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The European Food Safety Authority (EFSA)  is the keystone of European Union (EU) risk assessment regarding food and feed safety. In close collaboration with national authorities and in open consultation with its stakeholders, EFSA provides independent scientific advice and clear communication on existing and emerging risks.
The European Food Safety Authority (EFSA) was set up in January 2002, following a series of food crises in the late 1990s, as an independent source of scientific advice and communication on risks associated with the food chain. EFSA was created as part of a comprehensive programme to improve EU food safety, ensure a high level of consumer protection and restore and maintain confidence in the EU food supply.
EFSA’s role is to assess and communicate on all risks associated with the food chain. Since EFSA’s advice serves to inform the policies and decisions of risk managers, a large part of EFSA’s work is undertaken in response to specific requests for scientific advice. Requests for scientific assessments are received from the European Commission, the European Parliament and EU Member States. EFSA also undertakes scientific work on its own initiative, so-called self-tasking.
Accordingly, EFSA’s advice frequently supports the risk management and policy-making processes. These may involve the process of adopting or revising European legislation on food or feed safety, deciding whether to approve regulated substances such as pesticides and food additives, or, developing new regulatory frameworks and policies for instance in the field of nutrition. EFSA is not involved in these management processes, but its independent advice gives them a solid scientific foundation.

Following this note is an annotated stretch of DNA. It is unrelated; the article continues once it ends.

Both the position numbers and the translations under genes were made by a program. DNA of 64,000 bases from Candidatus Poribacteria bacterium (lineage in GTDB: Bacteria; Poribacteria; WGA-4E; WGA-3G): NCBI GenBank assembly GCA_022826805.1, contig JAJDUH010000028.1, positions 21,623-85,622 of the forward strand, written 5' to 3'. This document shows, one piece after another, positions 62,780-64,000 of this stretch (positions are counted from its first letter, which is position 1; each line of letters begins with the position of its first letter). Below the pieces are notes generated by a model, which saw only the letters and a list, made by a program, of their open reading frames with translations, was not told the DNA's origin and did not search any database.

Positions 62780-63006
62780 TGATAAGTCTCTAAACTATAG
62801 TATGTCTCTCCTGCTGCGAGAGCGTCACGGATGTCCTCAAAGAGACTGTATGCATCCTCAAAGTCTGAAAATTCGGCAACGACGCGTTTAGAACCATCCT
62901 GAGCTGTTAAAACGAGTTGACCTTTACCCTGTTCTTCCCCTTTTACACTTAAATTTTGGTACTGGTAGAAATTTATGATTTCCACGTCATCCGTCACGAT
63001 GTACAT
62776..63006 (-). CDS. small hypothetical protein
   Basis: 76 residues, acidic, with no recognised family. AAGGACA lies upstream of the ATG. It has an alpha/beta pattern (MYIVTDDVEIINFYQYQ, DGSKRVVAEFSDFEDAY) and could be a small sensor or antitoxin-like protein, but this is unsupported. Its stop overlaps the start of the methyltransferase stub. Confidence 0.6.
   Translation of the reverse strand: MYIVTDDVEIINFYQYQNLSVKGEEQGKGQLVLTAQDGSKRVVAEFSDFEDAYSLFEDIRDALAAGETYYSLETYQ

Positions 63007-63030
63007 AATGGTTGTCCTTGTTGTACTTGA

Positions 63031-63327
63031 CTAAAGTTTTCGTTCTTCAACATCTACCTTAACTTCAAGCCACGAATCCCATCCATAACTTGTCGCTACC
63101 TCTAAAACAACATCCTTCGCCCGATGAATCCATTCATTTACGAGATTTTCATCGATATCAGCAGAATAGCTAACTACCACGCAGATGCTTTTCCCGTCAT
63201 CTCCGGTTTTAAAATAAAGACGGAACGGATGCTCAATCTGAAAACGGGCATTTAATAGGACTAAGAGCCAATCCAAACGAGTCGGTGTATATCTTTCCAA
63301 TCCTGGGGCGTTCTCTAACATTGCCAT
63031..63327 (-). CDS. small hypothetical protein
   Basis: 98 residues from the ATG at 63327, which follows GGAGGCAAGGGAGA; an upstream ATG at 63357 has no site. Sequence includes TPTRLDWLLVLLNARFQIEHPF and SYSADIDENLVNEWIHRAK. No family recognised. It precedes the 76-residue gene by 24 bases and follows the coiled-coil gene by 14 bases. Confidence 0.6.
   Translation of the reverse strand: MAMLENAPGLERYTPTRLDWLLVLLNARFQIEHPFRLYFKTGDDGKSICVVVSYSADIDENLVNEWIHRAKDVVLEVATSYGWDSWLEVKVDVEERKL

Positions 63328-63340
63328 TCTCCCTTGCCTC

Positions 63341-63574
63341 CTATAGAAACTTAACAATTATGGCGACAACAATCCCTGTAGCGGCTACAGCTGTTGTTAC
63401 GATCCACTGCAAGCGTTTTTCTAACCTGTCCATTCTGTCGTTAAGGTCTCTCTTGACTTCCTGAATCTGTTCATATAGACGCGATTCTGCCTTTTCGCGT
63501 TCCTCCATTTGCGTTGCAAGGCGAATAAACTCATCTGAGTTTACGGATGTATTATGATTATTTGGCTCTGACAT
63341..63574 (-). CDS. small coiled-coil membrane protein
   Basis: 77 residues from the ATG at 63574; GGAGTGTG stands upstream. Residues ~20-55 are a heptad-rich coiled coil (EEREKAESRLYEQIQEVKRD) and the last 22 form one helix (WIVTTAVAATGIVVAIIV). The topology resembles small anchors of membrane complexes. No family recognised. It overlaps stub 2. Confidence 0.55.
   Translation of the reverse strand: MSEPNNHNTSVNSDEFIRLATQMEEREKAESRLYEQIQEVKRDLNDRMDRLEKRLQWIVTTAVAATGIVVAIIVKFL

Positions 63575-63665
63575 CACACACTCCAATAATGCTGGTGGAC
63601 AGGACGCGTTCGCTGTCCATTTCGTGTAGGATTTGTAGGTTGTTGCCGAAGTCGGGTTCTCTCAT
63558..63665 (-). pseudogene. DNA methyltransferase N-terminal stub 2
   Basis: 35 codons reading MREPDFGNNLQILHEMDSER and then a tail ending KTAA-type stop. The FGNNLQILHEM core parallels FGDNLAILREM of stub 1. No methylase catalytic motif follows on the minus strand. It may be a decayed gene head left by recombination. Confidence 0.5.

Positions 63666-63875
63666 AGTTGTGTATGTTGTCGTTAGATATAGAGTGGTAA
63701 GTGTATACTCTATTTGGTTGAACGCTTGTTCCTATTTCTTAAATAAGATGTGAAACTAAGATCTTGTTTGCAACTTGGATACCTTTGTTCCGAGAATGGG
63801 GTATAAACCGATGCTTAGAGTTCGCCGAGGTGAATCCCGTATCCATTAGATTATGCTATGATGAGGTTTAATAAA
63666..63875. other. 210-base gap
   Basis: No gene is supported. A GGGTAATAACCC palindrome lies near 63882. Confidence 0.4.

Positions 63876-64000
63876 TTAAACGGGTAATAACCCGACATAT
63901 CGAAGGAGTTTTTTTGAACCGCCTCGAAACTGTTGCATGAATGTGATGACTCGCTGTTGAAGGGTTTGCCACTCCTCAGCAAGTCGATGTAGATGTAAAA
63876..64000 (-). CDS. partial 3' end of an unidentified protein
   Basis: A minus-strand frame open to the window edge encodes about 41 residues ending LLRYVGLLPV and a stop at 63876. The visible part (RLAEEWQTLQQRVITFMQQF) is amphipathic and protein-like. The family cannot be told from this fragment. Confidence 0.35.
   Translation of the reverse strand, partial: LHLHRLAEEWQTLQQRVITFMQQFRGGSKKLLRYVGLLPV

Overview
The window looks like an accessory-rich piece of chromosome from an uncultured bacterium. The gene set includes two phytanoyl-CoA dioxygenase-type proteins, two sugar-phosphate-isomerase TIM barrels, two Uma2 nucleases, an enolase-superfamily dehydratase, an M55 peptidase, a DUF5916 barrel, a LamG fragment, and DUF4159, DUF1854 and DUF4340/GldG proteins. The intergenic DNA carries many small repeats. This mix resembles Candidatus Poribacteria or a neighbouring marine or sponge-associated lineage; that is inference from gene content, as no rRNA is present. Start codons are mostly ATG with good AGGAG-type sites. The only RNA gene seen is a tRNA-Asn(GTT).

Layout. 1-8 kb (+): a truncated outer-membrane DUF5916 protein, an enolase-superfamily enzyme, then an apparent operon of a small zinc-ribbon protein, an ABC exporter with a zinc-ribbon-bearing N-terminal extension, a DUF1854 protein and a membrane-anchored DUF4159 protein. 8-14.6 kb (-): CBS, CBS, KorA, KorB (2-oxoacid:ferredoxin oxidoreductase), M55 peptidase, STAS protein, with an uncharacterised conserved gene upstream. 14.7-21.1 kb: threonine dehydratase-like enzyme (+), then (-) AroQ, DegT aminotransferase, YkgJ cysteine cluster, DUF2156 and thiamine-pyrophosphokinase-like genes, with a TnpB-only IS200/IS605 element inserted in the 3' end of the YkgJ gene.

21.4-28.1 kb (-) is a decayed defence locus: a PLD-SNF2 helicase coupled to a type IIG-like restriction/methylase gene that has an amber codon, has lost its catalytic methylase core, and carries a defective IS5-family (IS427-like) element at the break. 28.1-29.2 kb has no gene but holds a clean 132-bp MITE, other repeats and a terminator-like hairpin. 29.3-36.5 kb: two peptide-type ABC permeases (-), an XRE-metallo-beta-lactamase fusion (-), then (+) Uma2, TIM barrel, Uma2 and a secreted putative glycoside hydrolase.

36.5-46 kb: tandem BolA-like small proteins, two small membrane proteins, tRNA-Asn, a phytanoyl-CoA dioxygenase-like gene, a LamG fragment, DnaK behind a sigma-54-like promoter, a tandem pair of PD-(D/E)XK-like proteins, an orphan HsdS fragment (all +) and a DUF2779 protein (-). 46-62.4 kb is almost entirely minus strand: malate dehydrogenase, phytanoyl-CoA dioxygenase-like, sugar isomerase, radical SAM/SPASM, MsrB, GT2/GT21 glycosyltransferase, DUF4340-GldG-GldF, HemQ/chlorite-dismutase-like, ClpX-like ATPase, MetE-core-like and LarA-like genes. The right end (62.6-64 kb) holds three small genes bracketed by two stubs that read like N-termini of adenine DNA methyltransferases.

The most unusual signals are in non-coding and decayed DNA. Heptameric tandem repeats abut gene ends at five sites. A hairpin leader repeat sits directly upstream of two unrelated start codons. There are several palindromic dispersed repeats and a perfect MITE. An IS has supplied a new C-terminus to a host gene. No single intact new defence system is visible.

Through its risk communications activities EFSA seeks to raise awareness and further explain the implications of its scientific work. EFSA aims to provide appropriate, consistent, accurate and timely communications on food safety issues to all stakeholders and the public at large, based on the Authority’s risk assessments and scientific expertise.
The European Food Safety Authority (EFSA) was established to assess risks associated with the food chain, its main mandate. EFSA’s risk assessment work contributes to improving food safety in Europe and to building public confidence in the way risk is assessed. Risk assessment is a specialised field of applied science that involves reviewing scientific data and studies in order to evaluate risks associated with certain hazards.
In its first five years EFSA delivered over 450 scientific opinions on a wide variety of risk issues. These included Bovine Spongiform Encephalopathy (BSE) and Transmissible Spongiform Encephalopathy (TSE), the safety of food additives such as aspartame, allergenic food ingredients, genetically modified organisms (GMOs), wild and farmed fish, pesticides, and animal health issues including Avian Influenza.